Early March – Maui, baby! I’m on a much needed vacation to see my daughter. But, wait. The bleeding has begun again. It’s only been six weeks since my shot! It’s supposed to work for three months. Why? My daughter and I discuss going to the ER. She wants me to go. I don’t. I send her to the store to buy me diapers because I’m bleeding through everything. I tell her I’ll make it until I get home. It dawns on me that all this bleeding no longer has anything to do with my leukemia. I’ve been in remission for months. I’m suffering from the effects of peri-menopause gone horribly wrong.
March 17th – Back home, I call for a GYN appointment. They don’t have an opening until the 24th. I tell the scheduling person that I won’t make it. I’m losing too much blood. They’re sorry, but that’s the earliest appointment they have.
March 19th – I’m back in the ER, feeling weak and defeated. This isn’t supposed to happen. I beg them not to discharge me until they stop the bleeding. I cry to the doctors, telling them I don’t want to end up back in a wheelchair. I ask them to please just take my uterus out. I don’t want it any more. They say I’m stable enough to wait until my scheduled GYN appointment. I tell them I’m not going to make it. 15 hours later they discharge me. I call my oncologist asking for help. Maybe they can pull some strings and get me an appointment sooner?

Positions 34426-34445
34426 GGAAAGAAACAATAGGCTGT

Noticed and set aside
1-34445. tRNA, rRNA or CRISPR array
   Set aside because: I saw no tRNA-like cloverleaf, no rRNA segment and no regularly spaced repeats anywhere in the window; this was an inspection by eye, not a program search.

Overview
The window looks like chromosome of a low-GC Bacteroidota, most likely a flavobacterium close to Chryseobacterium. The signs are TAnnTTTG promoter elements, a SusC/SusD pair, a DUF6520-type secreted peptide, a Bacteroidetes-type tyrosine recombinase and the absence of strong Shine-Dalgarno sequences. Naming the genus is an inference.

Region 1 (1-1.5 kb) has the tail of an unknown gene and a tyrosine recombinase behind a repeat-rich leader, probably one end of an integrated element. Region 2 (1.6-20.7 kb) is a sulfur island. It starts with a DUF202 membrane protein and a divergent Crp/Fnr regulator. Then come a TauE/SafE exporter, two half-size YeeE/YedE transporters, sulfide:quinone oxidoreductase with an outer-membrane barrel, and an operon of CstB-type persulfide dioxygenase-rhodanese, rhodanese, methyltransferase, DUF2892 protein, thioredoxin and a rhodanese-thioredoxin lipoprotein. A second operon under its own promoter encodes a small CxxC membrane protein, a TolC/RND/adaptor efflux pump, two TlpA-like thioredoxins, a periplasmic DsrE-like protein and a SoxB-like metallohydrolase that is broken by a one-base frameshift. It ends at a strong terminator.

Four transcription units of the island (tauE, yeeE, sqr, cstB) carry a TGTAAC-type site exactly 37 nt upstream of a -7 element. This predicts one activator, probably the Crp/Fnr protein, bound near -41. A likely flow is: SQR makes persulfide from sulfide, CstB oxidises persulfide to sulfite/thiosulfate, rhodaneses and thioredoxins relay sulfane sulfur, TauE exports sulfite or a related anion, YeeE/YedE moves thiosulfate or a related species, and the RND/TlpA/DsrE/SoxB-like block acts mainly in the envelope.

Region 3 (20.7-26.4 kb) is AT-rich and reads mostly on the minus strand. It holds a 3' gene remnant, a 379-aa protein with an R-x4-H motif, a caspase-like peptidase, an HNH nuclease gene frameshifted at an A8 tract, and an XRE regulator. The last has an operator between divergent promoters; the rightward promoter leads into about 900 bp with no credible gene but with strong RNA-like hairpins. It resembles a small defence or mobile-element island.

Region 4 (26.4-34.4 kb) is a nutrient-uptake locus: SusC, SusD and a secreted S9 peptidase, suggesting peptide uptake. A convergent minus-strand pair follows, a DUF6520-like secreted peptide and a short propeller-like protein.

March 20th – My oncologist sees my test results and is concerned. They call the GYN office and I have an appointment for the next day.
March 21st – The GYN doctor tells me the hormone shots aren’t working, so they want to do surgery. An endometrial ablation. I’m given a pamphlet that explains the Novasure procedure that uses radiofrequency to kill the tissue inside my uterus. They also say I’ve lost too much blood and they’d like to admit me to the hospital for a blood transfusion. I say, “Yes, please.” I feel like a vampire.
March 31st – Surgery day. Before they put me under the surgeon stops by and I tell him he’s my hero. I’m so excited to finally get this bleeding fixed. I wake up quickly from the anesthesia, and am told they weren’t able to perform the procedure because my uterus is too enlarged. They will need to try again with a different type of ablation technique. They also tell me I’m too low on blood again and will need to be admitted for another transfusion. I feel defeated.
April 4th – Second surgery day. The same surgeon stands over my bedside, but this time I don’t tell him he’s my hero. Instead, I listen to him explain how they will be putting boiling water inside my uterus, plug the base, and circulate the boiling water for 10 minutes. “Well, it’s not really boiling, it’s just a few degrees below boiling,” he clarifies. Boiled uterus. I think, how desperate I must be to let them boil my uterus. I wake up happy it’s over. On the drive home the pain sets in. I’ve been through two natural labors, with no pain medication, and the next six hours rival the worst labor pain I’ve ever felt. I writhe on the couch, with my (second) mom stroking my hair. I think I’ll go crazy. At least with labor I had a break every few minutes between contractions. As much as I hate how oxycodone makes me feel, I decide to take my pain meds. It’s a good move. At hour seven, the pain begins to subside. By hour eight, I’m feeling much better. I think, if had known how much I’d suffer, I’d have insisted on a hysterectomy!
Today, April, 13th – No more bleeding! Even though it’ll take time to know if the endometrial ablation truly worked, I’m optimistic that I’m cured.
I have a stack of diapers I no longer need. I think it’s time to go shopping for some pretty panties!